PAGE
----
Michael A. Peters (ed.)
Bergin & Garvey (1998)
AbstractPoststructuralism--as a name for a mode of thinking, a style of philosophizing, a kind of writing--has exercised a profound influence upon contemporary Western thought and the institution of the university. As a French and predominantly Parisian affair, poststructuralism is inseparable from the intellectual milieu of postwar France, a world dominated by Alexandre Kojève's and Jean Hyppolite's interpretations of Hegel, Jacques Lacan's reading of Freud, Gaston Bachelard's epistemology, George Canguilhem's studies of science, and Jean-Paul Sartre's existentialism. It is also inseparable from the structuralist tradition of linguistics based upon the work of Ferdinand de Saussure and Roman Jacobson, and the structuralist interpretations of Claude Lévi-Strauss, Roland Barthes, Louis Althusser, and the early Michel Foucault. Poststructuralism, considered in terms of contemporary cultural history, can be understood as belonging to the broad movement of European formalism, with explicit historical links to both Formalist and Futurist linguistics and poetics, and with aspects of the European avant-garde, especially André Breton's surrealism. Each essay in this unique collection by and for educators is devoted to the work and educational significance of one of ten major poststructuralist philosophers.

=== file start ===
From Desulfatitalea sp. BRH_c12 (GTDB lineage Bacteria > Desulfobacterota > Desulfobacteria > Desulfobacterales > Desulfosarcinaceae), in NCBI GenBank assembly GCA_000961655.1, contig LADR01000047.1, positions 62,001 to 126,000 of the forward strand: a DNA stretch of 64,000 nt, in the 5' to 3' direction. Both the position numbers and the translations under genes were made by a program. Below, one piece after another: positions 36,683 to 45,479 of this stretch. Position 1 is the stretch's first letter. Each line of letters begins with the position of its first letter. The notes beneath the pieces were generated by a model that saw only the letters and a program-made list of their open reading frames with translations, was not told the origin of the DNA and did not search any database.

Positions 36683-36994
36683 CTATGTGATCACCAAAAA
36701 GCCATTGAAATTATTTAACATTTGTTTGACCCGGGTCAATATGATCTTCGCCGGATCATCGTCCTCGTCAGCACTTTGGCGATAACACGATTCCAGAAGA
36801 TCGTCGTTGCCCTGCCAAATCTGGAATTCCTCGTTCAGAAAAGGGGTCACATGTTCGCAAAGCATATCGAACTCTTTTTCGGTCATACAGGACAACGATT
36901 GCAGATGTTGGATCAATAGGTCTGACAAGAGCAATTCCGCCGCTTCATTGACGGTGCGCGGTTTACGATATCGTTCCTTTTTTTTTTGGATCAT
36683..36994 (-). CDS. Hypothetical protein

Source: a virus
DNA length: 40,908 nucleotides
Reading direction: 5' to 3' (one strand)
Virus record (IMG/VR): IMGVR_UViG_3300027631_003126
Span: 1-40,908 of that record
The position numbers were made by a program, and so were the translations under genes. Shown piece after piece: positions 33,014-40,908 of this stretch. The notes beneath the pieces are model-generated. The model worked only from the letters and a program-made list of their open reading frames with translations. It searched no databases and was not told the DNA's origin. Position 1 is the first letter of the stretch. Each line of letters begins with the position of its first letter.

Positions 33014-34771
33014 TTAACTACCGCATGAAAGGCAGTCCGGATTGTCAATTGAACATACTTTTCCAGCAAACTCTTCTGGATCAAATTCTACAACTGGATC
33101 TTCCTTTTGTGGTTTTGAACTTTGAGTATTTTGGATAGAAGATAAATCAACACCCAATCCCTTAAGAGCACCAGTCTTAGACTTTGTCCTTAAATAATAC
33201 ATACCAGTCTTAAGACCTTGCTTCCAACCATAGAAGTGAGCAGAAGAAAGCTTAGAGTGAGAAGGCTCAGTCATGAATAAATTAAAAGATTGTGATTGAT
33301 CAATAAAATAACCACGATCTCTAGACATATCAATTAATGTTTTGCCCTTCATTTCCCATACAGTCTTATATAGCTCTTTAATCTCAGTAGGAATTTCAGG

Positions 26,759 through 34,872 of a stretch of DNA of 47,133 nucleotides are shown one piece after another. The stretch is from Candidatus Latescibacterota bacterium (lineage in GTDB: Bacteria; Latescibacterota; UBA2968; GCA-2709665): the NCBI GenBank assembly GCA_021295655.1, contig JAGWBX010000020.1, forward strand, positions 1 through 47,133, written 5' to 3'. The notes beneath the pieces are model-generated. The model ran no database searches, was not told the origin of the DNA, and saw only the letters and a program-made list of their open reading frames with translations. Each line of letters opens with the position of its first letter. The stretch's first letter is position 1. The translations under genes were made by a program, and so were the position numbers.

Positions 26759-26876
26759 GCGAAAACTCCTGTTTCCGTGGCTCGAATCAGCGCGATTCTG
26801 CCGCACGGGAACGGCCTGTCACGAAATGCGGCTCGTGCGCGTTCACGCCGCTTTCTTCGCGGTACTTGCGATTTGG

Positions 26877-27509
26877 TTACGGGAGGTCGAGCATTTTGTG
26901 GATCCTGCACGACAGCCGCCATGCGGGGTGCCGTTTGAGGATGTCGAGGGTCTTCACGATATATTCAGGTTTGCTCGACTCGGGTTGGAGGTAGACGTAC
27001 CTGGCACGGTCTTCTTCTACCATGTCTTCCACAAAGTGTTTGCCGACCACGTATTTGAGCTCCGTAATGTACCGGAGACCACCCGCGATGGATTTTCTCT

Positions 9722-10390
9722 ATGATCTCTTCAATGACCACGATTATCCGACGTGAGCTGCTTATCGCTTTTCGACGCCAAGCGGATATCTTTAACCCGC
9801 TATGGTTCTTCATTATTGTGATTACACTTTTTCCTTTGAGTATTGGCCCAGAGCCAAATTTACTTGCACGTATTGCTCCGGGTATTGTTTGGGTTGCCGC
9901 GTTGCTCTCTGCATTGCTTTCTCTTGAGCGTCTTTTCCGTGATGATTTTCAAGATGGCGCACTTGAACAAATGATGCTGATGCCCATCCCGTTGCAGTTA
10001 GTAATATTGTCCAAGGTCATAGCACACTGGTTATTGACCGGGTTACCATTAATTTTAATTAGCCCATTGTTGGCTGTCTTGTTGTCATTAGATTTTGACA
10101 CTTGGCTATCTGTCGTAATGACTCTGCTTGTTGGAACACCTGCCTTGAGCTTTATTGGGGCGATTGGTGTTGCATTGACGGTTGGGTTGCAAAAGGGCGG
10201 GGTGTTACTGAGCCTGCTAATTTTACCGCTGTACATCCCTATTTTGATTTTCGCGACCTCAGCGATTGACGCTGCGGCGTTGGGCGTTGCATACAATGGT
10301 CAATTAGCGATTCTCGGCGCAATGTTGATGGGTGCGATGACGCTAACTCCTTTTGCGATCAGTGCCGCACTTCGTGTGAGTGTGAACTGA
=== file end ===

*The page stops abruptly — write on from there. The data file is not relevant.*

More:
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Citations of this work
Nietzsche, Poststructuralism and Education: After the Subject?Michael Peters - 1997 - Educational Philosophy and Theory 29 (1):1-19.
Hannah Arendt & Jean Baudrillard: Pedagogy in the Consumer Society. [REVIEW]Trevor Norris - 2006 - Studies in Philosophy and Education 25 (6):457-477.
Becoming‐Language/Becoming‐Other: Whence Ethics?Semetsky Inna - 2004 - Educational Philosophy and Theory 36 (3):313-325.
Heidegger and Nietzsche; the Question of Value and Nihilism in Relation to Education.Ruth Irwin - 2003 - Studies in Philosophy and Education 22 (3/4):227-244.
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